Research and Development Tax Credits have many benefits. It can be a great way to add some extra cash to existing businesses in return for innovative practice, the claim itself can actually be claimed up to 2 years after the end of the accounting period that it relates to, meaning that many businesses are owed more than what they originally thought. When it comes to determining whether the SME or RDEC Scheme is right for you, it comes down to many factors.
What is the SME Scheme?
The SME scheme was introduced in 2000 and is specifically designed for small-medium sized enterprises. It allows companies to deduct an extra 130% of their qualifying R&D costs from their yearly profit, along with the normal 100% deduction which totals at a 230% deduction; SME’s can also claim 65% of relevant costs if they have used a sub-contractor for their R&D activities. The SME Scheme also allows businesses to claim a tax credit if the company is loss-making, which is worth up to 14.5% of the Surrenderable Loss.
The main factors that make you eligible to claim under the SME scheme are:
– Having a staff count of less than 500.
– A turnover of under £100 million or a balance sheet under £86 million.
It is important to note that if your company has external investors, then this could affect your status as an SME, you may be required to include the figures of companies connected to you and partner companies to determine whether you will be classed as an SME.
Companies that have never claimed before can qualify for Advance Assurance also, which is used to give companies a guarantee that any R&D claims will be accepted if they are in line with what was discussed and agreed, and claimed within the first 3 accounting periods. Advance Insurance is not needed to process a business’s first R&D Claim, but it can be a safety net for businesses that have never claimed before.
You can apply for Advance Assurance if you are classed as an SME, you are planning an R&D Project or have already completed one and also if you are part of a group and no companies linked to you have made a claim before. You will not be able to apply for Advance Assurance if you are entered into Disclosable Tax Avoidance Scheme (An arrangement designed to give tax or National Insurance advantage), and also if you are a corporate serious defaulter.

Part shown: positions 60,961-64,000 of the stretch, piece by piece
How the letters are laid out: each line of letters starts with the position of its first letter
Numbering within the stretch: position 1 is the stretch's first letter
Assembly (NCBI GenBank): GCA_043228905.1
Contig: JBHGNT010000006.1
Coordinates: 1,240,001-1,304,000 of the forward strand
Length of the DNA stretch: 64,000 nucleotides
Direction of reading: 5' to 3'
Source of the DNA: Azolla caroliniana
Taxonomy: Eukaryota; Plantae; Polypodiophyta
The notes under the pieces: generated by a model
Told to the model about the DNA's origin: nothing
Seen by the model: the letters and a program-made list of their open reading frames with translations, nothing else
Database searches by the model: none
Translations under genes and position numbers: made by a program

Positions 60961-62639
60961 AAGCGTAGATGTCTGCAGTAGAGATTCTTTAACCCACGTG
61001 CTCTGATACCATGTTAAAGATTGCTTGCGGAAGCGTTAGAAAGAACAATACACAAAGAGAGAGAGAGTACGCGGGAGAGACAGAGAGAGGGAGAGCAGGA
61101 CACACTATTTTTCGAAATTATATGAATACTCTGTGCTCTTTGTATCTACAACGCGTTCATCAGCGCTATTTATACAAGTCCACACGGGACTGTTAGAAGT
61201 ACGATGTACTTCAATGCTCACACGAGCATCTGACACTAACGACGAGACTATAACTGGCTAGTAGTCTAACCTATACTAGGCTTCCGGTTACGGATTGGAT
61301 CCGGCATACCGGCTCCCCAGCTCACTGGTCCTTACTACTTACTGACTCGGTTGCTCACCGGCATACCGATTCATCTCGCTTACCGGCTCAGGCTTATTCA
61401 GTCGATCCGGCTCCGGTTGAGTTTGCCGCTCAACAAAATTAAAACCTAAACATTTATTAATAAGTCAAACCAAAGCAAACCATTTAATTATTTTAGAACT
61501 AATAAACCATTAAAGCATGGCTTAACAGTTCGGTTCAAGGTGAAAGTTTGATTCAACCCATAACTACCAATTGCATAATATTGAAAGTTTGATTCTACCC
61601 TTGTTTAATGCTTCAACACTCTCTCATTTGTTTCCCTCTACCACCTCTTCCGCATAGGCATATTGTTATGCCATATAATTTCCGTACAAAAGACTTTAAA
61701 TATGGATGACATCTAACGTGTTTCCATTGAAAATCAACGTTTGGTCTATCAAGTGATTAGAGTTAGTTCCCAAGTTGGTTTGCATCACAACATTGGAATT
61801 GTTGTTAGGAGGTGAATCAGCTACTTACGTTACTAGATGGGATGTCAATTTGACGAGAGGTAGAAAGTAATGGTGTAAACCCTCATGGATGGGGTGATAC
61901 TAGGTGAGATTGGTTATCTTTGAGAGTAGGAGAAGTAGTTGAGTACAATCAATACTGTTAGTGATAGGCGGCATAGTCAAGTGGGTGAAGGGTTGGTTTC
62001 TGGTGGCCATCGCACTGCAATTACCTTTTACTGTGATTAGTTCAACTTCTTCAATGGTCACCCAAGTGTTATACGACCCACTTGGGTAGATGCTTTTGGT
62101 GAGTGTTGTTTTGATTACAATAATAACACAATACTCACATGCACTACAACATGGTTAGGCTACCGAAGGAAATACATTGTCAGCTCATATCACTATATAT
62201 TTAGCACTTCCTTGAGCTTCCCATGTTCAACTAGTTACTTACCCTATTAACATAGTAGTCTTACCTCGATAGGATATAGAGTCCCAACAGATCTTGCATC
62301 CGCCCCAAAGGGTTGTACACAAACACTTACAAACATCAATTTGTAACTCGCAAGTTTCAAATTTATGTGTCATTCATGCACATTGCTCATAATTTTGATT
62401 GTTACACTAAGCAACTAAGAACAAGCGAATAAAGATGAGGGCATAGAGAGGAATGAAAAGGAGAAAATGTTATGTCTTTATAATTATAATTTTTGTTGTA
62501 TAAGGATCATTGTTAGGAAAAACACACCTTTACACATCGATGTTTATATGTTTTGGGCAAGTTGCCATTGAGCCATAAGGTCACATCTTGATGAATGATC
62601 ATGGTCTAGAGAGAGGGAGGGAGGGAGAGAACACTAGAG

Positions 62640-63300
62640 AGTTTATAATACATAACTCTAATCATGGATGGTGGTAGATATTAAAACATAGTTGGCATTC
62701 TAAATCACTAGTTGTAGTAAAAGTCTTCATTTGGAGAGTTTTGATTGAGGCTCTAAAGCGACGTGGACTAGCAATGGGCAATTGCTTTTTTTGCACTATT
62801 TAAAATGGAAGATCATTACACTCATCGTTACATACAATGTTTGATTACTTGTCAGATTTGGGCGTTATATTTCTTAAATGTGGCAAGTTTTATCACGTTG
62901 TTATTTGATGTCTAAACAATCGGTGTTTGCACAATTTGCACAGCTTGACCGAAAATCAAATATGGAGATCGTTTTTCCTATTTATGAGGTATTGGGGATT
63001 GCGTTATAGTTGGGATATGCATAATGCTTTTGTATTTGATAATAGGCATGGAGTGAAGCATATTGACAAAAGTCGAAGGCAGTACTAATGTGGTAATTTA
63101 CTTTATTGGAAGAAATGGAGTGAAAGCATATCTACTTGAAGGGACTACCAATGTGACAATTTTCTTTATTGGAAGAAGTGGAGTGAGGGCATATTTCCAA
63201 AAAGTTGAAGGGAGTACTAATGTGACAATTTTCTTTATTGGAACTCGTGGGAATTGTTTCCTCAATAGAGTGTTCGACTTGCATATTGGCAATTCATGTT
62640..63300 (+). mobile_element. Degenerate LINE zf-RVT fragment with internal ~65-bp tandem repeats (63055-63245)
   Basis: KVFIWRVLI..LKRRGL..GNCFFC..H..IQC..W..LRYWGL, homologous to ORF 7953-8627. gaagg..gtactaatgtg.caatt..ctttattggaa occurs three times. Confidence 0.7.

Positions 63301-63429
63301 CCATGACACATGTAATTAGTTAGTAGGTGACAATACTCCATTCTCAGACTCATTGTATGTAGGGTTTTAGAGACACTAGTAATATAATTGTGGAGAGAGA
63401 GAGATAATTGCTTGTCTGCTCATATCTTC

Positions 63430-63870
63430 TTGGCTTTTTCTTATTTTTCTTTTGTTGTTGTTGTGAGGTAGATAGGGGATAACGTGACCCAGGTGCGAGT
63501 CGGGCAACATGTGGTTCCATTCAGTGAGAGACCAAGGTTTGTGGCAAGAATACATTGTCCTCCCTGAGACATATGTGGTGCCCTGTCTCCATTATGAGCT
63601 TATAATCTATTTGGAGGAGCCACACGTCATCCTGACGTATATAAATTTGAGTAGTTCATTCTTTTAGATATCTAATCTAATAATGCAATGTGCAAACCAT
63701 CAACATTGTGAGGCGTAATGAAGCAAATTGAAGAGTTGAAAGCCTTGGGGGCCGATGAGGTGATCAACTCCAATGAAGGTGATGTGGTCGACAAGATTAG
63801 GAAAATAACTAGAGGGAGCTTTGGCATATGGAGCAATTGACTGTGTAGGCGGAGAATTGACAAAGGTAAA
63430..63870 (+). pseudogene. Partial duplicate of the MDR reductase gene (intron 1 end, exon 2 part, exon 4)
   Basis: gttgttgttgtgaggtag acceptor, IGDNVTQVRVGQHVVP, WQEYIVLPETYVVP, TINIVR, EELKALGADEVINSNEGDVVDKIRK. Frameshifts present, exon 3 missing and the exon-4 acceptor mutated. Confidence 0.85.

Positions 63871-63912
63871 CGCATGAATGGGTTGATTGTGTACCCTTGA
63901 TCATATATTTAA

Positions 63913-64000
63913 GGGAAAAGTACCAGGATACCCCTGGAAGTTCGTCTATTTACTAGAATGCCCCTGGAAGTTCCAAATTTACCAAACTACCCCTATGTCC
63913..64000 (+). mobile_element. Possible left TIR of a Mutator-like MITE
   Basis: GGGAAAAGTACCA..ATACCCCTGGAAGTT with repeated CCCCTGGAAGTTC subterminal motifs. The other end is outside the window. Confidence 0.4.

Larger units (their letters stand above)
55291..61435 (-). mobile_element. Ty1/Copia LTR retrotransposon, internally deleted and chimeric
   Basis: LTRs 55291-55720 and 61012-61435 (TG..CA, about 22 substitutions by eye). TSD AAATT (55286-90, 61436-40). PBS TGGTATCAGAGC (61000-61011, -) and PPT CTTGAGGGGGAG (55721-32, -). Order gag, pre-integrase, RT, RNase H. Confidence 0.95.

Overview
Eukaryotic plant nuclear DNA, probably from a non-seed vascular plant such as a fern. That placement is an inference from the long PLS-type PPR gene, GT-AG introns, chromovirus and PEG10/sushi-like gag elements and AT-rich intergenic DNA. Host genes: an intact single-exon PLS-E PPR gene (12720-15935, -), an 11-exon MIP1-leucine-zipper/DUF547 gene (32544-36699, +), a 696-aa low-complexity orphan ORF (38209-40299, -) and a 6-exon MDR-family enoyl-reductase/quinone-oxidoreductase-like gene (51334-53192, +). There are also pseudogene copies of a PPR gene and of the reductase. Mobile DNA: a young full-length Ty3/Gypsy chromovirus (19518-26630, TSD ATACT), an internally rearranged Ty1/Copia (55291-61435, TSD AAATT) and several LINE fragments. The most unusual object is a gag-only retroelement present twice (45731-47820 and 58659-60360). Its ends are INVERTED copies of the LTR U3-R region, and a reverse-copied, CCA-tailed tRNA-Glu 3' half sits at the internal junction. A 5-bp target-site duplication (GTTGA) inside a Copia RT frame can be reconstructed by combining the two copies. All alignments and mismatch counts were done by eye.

The average claim for SME’s in 2020 was £95,238 which is a £10K rise year after year for this scheme.
What is the RDEC Scheme?
The RDEC incentive was introduced in 2013, replacing the Large Company Scheme already in place. It was designed to make it possible for larger companies with no Corporate Tax Liability to reap benefits through a cash payment or reduction in tax for innovative activity. The RDEC Scheme allows larger organisations to claim back 13% of their eligible R&D Expenditure which can be extremely large amounts of money.
The main factors that will make you eligible to claim under the RDEC Scheme are:
– Having a staff count of 500 or over.
– A turnover of £100 million or more.
– At least £86 million in gross assets.
RDEC can actually be claimed by small and medium-sized businesses also who have been sub-contracted to carry out R&D work by a large company, or if the project has already received notifiable state aid (grants). This may also be an option for small businesses that cannot claim under the SME scheme. The RDEC Credit is calculated at 13% of your company’s qualifying R&D expenditure, it is important to keep in mind that if your company is loss-making, the credit may be used to discharge the liability OR result in a cash payment.
The average claim amount for the RDEC Scheme is often a lot higher than that of an SME Scheme, this is due to larger companies having more R&D projects and expenditure, the average claim for this scheme is over £500,000.